“My 13-year-old stepson was so upset Tuesday when his mom told him that (authorities) had pulled political strings and used technical loopholes to keep him from attending his new school in September 2008…. The sacrifice those poor kids are mkaing to satisfy the selfishness of two grown men and FEMA is an embarrassment. I guess old architects never die. They just meddle in other peoples’ business. Move on, New Orleans. Let’s rebuild this city. Let these kids go to school.”
Who’s right? My hunch is they all are. Holy Cross needs a new site for a school; parishioners love their Cabrini church; it has a certain architectural value; a new school would help reinvigorate the community.
For my own personal solution to the Catholics’ problem, refer to comments a few days ago on this website regarding the biblical teachings on submission. Just because you are right does not mean you should insist on your rights.
Incidentally, I’m an expert on solving the squabbling of other denominational groups in which I don’t know anyone and have no personal investment. Why they don’t call on me for advice is truly baffling. I have not, however, figured out what to do about some of my family’s challenges–the divorces, the in-law tensions, and the personality conflicts. I am, however, an authority on other people’s disputes. (Please see Matthew 7:1-5 and note that my tongue is planted firmly in cheek.)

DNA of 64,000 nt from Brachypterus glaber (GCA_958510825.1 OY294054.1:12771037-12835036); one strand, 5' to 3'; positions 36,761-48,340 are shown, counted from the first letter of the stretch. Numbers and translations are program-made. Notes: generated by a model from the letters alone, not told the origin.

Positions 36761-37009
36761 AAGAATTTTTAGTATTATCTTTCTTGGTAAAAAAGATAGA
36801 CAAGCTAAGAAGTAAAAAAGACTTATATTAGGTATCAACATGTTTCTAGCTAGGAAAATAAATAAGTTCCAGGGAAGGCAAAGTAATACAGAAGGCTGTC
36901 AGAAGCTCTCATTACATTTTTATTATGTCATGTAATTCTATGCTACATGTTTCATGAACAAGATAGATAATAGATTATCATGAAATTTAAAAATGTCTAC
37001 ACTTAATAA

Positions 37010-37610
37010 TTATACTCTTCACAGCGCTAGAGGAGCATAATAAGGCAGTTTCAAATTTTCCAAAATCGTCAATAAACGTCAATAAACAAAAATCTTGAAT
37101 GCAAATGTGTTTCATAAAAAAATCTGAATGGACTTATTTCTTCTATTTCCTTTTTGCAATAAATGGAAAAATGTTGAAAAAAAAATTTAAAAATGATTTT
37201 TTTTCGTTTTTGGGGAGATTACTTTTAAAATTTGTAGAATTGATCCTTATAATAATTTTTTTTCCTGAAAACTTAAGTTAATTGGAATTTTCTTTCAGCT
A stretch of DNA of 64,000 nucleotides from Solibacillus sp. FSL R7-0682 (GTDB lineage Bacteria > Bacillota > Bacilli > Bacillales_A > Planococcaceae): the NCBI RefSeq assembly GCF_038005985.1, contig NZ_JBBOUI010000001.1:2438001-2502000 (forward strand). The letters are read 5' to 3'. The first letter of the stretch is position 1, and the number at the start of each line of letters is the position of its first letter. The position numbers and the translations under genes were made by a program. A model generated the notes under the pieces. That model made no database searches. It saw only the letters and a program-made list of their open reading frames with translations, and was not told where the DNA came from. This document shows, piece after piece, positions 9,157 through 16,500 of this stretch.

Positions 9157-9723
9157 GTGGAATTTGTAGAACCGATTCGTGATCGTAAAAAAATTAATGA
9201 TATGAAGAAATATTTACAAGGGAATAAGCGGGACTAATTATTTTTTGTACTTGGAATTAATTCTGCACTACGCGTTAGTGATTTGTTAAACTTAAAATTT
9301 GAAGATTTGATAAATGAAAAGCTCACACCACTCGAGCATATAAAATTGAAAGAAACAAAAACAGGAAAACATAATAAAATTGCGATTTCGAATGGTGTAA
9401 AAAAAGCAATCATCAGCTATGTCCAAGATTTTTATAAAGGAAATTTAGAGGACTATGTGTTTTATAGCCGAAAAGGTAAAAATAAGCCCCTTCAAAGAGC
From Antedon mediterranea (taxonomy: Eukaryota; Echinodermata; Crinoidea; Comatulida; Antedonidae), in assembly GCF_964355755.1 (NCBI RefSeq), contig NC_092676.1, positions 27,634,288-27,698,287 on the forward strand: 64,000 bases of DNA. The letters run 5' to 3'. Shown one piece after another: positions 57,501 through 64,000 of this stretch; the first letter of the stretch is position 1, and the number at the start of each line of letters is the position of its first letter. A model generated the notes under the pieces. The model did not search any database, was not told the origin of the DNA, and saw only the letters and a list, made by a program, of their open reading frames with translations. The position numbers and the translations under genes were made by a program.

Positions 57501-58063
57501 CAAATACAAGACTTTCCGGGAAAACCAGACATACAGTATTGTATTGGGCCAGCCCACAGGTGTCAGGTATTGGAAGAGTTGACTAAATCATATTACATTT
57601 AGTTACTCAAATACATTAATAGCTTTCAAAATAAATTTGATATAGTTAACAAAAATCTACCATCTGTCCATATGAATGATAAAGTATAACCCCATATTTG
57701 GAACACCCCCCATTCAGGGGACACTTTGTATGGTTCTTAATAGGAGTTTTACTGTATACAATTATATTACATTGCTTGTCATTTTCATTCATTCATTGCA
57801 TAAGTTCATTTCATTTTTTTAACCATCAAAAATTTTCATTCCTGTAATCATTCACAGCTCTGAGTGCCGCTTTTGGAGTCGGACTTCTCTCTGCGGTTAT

After writing about the scam which Joshua and Delores Thompson ran on the Memphis church recently, I purposely did not write the editor of our paper with my comments, but confined myself to this blog. In Friday’s paper, the editor commented.
“A Memphis church earlier this year gave the Thompsons a $75,000 house for free, after the couple said Katrina destroyed their New Orleans home and business and that they wanted to resettle in Memphis. But according to the Associated Press, the Thompsons never moved in and instead sold the house for $88,000. ‘Take it up with God,’ Mr. Thompson reportedly told a Memphis TV station when asked about the matter. Mrs. Thompson told the AP that the church gave the house to her, paperwork and all.”
There’s a difference between what’s legal and what’s right, the editor notes, and adds, “We hope (the members of that Memphis church) and millions of other Americans who will read reports about the Thompsons make a distinction between this case and the majority of other Katrina victims.”
I would have hoped for a touch of anger in the editorial comments, and will be watching to see if any letters from local residents are printed on this subject. Surely others are upset, and hopefully someone local will be pursuing this matter to see what they can find out about our shameless citizens.
Local people are commenting on the Comic Relief program on national television a few nights ago, the one starring Whoopi Goldberg, Billy Crystal, and Robin Williams. I watched a little of it–the cleaned-up portion they ran on TBS–and soon turned it off. Far too raunchy, even after the bleeping. That seems to be the local consensus, which amounts to: “We’ll take the money they raised, if they want to send it this way, but don’t blame us for the bad taste, shameful language, and ugly jokes on that program. Most of us don’t talk that way and we don’t appreciate it being done in our name.”